The study provided coverage statistics for in-home propagation at different frequencies, and in particular obtained a comparison between coverage statistics at 2.4 GHz and 5.8 GHz.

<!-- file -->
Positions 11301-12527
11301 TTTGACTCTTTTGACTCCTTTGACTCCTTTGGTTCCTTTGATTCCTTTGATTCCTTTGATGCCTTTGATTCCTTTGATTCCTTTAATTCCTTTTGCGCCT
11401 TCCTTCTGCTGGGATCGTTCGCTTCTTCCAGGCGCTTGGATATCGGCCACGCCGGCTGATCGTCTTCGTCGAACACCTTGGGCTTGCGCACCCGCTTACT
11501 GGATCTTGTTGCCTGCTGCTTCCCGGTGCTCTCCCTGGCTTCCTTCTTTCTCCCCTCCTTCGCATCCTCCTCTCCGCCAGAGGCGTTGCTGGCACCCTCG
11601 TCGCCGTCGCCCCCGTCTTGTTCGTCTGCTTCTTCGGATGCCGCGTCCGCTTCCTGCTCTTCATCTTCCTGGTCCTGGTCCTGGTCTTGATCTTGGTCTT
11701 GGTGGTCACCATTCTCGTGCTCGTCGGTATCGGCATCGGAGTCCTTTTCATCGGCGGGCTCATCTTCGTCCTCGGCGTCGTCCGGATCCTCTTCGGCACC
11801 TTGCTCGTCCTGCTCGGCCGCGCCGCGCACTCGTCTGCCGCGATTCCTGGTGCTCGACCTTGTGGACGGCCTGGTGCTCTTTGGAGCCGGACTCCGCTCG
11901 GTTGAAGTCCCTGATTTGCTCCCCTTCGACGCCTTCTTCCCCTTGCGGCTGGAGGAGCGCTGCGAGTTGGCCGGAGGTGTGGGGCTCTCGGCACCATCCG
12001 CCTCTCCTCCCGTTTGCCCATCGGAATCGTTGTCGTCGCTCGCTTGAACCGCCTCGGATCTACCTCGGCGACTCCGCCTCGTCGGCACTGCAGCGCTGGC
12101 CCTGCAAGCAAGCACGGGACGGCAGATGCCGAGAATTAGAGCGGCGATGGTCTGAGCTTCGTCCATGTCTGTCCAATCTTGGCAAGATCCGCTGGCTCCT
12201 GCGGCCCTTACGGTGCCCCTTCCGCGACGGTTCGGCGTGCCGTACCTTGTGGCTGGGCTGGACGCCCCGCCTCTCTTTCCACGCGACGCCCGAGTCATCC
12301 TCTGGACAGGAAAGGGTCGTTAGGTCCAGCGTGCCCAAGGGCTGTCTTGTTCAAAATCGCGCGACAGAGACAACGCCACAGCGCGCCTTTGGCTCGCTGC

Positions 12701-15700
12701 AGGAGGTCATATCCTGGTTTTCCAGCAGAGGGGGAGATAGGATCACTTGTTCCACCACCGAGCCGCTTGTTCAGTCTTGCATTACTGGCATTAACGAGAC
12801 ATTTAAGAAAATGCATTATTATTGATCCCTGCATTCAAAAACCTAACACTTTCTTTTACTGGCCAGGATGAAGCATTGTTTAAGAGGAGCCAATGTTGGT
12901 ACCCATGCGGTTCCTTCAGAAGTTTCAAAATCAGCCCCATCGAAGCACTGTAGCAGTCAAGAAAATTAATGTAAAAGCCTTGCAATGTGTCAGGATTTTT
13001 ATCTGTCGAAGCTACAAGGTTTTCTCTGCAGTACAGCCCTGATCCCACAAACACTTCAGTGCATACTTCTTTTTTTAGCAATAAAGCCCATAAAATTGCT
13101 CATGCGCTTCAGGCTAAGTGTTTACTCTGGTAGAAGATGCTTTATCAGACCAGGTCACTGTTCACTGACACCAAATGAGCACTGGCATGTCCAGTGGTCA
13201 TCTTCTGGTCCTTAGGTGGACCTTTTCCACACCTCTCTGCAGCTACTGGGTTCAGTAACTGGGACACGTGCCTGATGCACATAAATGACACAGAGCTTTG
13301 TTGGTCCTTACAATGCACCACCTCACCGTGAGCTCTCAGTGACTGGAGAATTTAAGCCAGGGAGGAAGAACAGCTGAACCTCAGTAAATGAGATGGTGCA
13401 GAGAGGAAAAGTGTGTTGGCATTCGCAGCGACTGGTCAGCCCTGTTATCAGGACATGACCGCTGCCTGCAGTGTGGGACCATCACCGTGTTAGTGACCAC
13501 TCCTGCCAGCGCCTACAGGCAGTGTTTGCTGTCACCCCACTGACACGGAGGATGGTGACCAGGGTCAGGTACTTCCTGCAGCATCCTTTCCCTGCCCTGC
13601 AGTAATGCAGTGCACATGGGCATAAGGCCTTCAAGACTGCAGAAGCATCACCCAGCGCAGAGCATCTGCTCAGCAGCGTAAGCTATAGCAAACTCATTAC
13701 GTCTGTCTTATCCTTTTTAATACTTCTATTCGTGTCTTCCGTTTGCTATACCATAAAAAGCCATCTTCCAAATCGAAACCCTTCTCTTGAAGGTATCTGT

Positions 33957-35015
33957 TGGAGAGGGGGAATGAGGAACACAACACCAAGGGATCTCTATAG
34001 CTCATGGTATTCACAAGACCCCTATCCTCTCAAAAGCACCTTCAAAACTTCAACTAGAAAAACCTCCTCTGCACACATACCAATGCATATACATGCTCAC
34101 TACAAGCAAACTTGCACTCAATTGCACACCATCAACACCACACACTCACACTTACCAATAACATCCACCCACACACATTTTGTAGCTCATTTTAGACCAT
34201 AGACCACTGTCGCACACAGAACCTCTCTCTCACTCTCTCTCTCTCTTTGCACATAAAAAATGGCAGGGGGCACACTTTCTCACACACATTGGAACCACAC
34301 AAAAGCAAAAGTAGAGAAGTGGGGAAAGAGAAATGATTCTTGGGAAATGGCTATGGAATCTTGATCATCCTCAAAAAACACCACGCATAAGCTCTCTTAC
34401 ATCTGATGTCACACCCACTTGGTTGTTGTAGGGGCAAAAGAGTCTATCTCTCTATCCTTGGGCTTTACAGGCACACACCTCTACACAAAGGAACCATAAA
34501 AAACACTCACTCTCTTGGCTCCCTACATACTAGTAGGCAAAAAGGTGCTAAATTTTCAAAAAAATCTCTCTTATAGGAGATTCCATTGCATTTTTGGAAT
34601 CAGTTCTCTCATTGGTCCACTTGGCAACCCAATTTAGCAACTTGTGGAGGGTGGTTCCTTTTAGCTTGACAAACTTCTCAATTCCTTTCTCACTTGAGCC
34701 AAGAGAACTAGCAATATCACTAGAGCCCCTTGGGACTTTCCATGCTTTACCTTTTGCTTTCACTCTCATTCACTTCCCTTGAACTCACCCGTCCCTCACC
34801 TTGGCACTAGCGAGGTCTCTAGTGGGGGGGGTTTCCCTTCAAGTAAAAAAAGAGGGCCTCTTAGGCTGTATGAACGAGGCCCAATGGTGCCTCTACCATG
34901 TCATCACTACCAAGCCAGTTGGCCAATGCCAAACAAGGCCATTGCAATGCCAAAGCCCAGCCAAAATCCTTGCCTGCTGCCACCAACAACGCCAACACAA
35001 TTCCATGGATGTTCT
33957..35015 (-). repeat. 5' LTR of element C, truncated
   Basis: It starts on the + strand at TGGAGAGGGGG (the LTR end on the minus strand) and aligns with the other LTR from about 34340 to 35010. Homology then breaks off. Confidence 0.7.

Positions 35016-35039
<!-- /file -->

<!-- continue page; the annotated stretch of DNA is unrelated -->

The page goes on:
The background requirement was to understand the possible utility of UHF spectrum for Wi-Fi type applications, and to understand the opportunities and limitations afforded by the 5 GHz band in addressing over-demand at 2.4 GHz. Measurements were made of (i) path loss using CW transmissions at 500 MHz, 800 MHz, 2.4 GHz and 5 GHz and (ii) the throughput obtained using representative 802.11 equipment at 2.4 and 5 GHz. A clear correlation was demonstrated between the statistics of path loss and throughput at the higher frequencies, and this allowed extrapolation of the results to the 500 MHz and 800 MHz cases. The measurements were made using techniques broadly representative of available consumer technology. Measurements were carried out, in the winter of 2010/2011, in a selection of houses broadly representative of the UK housing stock. The CW measurements were made simultaneously at four frequencies, with continuous logging of signals received at a ‘hub location’ from a transmitter carried around each room of interest. Measurements of throughput were made using standard 802.11n equipment. The results allowed graphs to be prepared showing the percentage coverage possible within UK homes using the different frequencies.